Do you have a process when you approach a work? Please describe it for us.

I listen to the audiobook and talk to the director about their vision for the audiobook and what they want from the music. With ‘Mandy and Mitch’ I knew, right from the start, I needed to produce a strong melody that would capture Mandy and Mitch’s personalities. In addition, I wanted music that could be easily adapted to convey the emotions that Mitch experiences. So, I guess the first step is getting to know the characters and deciding what the overall sound of the music should be.

From there, it’s also very important, especially with music for audiobooks, to work out how much music is needed. Deciding where music is needed and where more space should be left for the narration can be key. With ‘Mandy and Mitch’ the director wanted music throughout, which meant I had free reign to really have fun with the music.

Random Questions:

What’s one random thing people don’t really know about you?

That’s a tricky one, maybe that I can juggle and one of my favourite things to do is go to a park and play catch!

If you could only leave 1 lasting impression on the world, what would it be?

Maybe that we should all just be nicer to each other. We could make so much difference if we all just took the time to be kind and go out of our way to help others.

Do you have other hobbies? What do you do to relax?

I used to play a lot of table tennis when I was younger, but I love pretty much all racket sports. Playing a sport helps me unwind and take my mind off things.

What kind of movies do you enjoy?

I love dramas. When I watch a film, I want to be moved by it and feel something for the characters. My current favourite film is ‘Hacksaw Ridge’ because of the acting and incredible true story basis. Plus, I love the soundtrack, which is a bonus!

Is this the only composing you do? If you do other forms of composing which is your favorite and why?

I have been a composer for a couple of years now. It awesome and varied work. I have worked on lots of short films, three feature films and a number of commercial projects. I love writing for feature films in particular because one of my favourite aspects of composing is creating melodic themes. The length of a feature film gives me space to develop that and use that development to tell a story.

Do you get to read for fun? Do you have a favorite genre to read for fun?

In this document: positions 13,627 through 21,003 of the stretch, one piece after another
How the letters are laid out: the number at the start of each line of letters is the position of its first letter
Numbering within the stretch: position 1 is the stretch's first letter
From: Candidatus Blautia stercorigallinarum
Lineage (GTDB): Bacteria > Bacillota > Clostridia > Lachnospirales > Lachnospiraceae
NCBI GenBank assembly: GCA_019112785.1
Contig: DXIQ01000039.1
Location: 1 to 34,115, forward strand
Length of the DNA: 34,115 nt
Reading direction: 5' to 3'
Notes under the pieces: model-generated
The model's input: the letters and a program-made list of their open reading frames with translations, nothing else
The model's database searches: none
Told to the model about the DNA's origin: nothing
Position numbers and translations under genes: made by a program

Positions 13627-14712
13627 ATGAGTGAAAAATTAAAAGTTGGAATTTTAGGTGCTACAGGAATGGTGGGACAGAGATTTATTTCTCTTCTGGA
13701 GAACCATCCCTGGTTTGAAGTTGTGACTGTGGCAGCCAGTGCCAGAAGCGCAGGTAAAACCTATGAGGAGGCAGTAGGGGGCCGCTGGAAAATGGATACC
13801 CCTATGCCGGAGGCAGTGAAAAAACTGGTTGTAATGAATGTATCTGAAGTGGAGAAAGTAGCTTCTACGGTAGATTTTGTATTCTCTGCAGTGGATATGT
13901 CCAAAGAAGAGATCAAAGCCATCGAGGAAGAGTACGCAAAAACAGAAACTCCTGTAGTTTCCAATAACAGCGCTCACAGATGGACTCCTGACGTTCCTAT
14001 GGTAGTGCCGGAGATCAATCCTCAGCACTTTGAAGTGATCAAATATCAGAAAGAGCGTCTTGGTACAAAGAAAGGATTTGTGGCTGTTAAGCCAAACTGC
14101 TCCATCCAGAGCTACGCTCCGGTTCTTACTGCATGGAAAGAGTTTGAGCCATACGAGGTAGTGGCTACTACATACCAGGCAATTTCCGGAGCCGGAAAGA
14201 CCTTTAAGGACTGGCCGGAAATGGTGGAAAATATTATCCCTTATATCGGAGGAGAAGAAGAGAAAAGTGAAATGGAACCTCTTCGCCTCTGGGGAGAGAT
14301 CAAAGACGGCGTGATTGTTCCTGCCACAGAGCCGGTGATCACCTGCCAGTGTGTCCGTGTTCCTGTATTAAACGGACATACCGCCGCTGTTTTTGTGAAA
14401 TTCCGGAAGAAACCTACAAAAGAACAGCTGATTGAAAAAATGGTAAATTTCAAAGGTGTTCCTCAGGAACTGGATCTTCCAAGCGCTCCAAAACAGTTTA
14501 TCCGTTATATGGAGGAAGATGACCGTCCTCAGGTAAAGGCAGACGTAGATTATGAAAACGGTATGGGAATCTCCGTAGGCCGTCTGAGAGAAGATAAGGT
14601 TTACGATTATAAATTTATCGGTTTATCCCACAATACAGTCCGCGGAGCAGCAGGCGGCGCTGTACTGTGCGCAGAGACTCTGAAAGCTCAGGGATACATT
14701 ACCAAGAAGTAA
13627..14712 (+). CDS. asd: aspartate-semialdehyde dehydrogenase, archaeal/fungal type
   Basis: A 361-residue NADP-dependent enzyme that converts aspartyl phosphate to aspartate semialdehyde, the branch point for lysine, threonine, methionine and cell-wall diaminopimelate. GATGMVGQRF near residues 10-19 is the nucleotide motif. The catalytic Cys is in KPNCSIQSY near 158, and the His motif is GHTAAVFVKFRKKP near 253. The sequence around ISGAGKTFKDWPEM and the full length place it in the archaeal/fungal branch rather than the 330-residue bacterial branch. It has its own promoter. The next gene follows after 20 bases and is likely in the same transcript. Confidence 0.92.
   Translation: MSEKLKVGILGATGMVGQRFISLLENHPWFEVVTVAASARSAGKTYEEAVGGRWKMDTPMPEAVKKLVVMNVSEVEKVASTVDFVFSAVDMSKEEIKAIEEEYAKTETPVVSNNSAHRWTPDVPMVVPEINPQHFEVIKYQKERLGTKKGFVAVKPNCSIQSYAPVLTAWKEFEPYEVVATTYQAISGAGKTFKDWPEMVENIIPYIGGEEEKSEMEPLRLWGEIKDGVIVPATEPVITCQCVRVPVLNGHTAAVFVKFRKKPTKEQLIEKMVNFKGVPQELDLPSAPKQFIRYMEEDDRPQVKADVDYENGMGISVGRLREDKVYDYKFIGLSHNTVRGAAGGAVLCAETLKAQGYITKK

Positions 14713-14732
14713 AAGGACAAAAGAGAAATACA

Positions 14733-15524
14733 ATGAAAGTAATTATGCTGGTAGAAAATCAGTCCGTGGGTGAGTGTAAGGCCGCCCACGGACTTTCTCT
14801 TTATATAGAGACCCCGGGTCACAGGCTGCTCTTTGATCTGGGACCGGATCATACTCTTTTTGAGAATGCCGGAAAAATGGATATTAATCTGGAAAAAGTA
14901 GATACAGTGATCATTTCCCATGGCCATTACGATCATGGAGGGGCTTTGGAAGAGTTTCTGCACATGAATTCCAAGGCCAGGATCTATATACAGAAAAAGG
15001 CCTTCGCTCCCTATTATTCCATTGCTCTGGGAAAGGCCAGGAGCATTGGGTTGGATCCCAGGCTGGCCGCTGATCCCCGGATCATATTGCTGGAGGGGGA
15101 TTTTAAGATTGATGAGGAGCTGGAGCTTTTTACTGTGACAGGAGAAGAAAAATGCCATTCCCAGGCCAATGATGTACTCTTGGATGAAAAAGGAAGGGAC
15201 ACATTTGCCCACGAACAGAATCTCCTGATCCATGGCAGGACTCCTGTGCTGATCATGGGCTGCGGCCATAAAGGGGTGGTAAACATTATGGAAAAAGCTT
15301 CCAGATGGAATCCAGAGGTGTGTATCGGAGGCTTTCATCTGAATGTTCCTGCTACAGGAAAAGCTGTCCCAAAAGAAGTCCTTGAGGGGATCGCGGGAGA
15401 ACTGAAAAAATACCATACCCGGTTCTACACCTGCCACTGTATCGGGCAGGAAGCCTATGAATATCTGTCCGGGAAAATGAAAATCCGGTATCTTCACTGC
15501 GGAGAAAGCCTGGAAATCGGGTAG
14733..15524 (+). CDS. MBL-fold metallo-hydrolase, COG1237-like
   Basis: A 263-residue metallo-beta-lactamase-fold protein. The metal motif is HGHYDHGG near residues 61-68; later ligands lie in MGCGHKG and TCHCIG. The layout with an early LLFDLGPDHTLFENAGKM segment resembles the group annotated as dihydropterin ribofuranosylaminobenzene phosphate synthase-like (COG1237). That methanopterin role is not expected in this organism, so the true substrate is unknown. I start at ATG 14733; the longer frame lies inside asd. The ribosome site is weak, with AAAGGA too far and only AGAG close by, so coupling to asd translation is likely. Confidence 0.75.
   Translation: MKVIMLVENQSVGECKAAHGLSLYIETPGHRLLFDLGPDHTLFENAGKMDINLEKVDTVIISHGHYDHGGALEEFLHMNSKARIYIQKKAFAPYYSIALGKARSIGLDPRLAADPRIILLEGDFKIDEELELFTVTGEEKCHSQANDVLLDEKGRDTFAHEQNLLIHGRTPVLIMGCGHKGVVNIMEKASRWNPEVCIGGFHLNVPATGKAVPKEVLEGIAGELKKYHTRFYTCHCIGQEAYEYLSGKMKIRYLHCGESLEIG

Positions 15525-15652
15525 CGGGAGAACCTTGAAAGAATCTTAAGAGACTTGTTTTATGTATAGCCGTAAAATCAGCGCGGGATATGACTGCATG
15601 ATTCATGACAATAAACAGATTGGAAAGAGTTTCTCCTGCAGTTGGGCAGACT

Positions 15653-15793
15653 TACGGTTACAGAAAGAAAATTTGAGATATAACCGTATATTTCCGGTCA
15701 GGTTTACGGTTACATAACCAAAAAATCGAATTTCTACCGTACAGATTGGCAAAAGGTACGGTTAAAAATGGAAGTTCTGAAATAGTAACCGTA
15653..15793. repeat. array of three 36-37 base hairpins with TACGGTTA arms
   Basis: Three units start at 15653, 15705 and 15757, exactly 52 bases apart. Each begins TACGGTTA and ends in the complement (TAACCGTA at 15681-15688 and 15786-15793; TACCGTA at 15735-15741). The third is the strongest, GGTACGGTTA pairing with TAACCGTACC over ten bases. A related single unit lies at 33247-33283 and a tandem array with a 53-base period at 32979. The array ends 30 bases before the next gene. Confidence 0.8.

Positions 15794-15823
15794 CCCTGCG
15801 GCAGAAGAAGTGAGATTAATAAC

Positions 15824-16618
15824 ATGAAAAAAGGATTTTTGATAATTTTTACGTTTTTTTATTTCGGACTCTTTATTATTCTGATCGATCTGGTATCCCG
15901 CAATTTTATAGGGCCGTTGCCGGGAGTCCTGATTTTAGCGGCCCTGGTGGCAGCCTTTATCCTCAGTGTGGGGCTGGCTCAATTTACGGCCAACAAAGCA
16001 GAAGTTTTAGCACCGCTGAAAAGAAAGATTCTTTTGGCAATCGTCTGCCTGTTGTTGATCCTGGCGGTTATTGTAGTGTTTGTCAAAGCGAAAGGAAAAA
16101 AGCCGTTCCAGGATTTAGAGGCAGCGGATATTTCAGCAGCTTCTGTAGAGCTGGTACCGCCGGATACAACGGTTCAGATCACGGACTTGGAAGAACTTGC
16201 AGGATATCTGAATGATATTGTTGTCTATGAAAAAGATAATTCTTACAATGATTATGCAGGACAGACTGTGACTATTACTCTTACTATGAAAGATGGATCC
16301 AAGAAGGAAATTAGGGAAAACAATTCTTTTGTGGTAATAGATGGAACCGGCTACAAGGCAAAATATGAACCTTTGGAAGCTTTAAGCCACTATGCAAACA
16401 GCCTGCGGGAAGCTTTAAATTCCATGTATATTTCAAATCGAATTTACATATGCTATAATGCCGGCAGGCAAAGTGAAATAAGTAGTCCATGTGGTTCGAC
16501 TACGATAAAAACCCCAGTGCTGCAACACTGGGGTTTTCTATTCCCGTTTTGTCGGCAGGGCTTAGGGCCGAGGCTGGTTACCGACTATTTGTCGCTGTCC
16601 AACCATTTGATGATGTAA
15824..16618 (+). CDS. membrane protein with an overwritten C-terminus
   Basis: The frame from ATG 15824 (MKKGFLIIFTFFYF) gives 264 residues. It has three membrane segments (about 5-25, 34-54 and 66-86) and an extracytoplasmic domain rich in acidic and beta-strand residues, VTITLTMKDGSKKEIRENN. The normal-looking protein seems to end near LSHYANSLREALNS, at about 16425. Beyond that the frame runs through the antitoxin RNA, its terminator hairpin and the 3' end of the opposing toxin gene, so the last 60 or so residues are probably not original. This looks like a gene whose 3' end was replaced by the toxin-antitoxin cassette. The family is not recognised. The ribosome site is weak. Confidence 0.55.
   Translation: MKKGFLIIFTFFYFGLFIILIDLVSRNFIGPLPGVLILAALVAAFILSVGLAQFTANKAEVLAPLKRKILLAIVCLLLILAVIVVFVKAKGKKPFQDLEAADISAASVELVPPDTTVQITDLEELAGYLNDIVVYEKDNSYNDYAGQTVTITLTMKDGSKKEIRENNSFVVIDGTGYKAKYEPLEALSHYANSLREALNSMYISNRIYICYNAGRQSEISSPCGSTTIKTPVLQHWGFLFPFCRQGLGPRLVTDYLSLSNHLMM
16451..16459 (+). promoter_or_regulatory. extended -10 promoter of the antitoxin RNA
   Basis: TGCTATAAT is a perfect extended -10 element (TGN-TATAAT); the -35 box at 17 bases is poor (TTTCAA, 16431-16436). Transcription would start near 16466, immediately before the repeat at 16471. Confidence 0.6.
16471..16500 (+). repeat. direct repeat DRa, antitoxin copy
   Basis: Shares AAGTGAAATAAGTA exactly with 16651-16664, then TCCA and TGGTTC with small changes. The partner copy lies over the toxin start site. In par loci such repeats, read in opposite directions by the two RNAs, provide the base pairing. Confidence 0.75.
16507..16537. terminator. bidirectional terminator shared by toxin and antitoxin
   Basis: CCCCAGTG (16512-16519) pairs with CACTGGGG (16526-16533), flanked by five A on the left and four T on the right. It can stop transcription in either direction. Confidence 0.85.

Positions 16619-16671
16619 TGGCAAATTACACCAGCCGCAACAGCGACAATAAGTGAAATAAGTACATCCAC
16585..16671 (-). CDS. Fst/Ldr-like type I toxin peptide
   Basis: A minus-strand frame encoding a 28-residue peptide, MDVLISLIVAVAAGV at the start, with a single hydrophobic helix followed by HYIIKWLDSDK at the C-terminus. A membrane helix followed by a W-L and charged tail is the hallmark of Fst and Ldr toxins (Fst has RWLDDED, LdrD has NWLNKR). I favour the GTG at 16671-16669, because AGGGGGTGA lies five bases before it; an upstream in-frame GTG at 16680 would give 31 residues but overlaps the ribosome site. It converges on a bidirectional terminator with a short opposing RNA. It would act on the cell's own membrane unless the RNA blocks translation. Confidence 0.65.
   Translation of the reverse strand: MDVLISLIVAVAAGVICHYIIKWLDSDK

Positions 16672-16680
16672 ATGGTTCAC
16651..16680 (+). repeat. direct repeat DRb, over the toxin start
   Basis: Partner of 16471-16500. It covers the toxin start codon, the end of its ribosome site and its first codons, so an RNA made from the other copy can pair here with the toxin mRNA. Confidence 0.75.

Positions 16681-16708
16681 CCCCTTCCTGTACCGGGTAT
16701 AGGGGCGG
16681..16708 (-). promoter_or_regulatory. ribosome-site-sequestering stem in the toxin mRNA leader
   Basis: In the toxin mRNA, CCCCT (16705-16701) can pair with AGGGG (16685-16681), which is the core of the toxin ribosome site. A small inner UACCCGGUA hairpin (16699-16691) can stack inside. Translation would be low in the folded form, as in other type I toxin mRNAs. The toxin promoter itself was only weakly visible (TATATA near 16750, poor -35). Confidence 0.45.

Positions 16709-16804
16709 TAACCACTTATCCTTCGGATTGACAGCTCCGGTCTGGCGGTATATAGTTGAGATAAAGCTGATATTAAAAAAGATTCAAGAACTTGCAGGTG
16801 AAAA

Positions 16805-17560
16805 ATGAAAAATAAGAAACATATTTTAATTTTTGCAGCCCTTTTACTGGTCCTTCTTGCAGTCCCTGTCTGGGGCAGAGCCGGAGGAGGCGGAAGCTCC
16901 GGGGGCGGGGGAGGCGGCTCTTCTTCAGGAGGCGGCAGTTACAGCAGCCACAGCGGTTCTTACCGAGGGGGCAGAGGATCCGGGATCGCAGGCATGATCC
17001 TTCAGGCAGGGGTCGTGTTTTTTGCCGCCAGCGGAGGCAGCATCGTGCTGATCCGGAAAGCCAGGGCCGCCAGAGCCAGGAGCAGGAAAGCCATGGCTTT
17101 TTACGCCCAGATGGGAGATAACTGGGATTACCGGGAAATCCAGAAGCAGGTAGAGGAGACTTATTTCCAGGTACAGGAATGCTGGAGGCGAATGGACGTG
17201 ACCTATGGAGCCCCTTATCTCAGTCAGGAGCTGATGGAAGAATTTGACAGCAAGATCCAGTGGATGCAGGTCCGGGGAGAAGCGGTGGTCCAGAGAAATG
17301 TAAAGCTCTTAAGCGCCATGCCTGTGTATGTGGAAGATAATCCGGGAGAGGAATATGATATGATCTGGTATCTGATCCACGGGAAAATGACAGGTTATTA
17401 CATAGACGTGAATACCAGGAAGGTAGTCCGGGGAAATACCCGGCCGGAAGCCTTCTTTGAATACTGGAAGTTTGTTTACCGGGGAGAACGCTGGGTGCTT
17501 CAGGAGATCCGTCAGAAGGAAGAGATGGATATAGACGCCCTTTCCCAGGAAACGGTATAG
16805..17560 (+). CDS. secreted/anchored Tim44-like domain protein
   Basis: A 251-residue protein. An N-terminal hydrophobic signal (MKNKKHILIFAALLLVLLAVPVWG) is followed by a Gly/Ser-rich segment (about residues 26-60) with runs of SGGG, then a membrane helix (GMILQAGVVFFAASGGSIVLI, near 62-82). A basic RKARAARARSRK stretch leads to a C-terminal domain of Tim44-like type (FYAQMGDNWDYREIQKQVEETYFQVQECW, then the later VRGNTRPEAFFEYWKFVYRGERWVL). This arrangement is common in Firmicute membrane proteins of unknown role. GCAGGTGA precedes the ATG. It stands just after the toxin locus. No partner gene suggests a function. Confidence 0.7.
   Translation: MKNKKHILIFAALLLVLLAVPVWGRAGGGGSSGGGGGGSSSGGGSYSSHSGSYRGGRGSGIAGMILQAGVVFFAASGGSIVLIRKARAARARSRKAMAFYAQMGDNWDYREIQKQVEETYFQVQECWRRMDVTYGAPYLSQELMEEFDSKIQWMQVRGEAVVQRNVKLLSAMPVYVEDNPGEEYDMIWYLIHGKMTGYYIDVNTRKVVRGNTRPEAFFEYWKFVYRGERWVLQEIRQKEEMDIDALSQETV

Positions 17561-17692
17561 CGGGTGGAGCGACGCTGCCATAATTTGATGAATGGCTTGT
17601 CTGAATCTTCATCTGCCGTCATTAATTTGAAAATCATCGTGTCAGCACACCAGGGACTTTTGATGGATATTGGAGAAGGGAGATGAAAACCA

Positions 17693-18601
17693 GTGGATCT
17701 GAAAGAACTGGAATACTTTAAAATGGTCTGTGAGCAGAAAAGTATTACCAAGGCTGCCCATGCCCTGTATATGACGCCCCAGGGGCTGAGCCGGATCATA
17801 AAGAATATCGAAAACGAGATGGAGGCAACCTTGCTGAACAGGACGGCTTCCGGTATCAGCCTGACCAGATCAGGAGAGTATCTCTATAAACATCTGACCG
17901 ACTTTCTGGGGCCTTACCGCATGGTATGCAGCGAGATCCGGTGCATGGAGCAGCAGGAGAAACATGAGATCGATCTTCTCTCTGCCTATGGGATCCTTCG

I studied English Literature at university so have always enjoyed reading. I like reading lots of different genres but one of my current favourite books is ‘On the Road’. When I read a book I want it to really take me somewhere, so any book that does that in whatever genre is good for me.

How do we get in contact with you?

Come visit my website: www.racheljamieson.com/

Or find me on Social Media:

https://www.facebook.com/racheljamieson.music/

https://soundcloud.com/racheljamiesonfilmmusic

Conclusion:

Very cool. It was nice to meet you, Rachel. Thanks for sharing your passion for music with us.

 

Associate links to follow…

Music only:

Amazon Prime

Free Kindle Reading App

Audible

4 More Freebies – Grab Bag – Children’s, Romance, Fantasy

Cover reminds me of old school classics.

Introduction:

We’ve moved from weird to romance. Now, let’s settle on sweet and nostalgic and romantic. Eh, life’s like a box of chocolates and all that.

Children’s Tale

He Whistles for the Cricket by Gwen Walker

I can’t make heads or tails of that title, but the story sounds lovely.

Second Chance at Love

Still Falling by Crystal Walton

Okay, so maybe there’s still a bit of romance here. They do look cute together.

A Wee Bit of Fantasy

The Movement of Crowns by Nadine Keels

The heir to a crown balances duty and love.

YA Action and Adventure

A Measure of Disorder by Alan Tucker

Goblins, fairies, dragons, and middle schoolers … recipe for interesting.

Conclusion:

Besides being free, I admit these have little to do with each other. But grab bags and randomness can be fun too.

 

Yaddah, yaddah, blah, blah – links below are associate ones.


Amazon Prime

Free Kindle Reading App

Audible

Audiobook Reviews: 4/5 stars Treasure: Seed Savers by S. Smith

 

Summary:

Two siblings, Dante and Claire, go on a journey to find a place where they can be safe from an overbearing government, a place where people can grow real food without fear.

 

Additional Comments: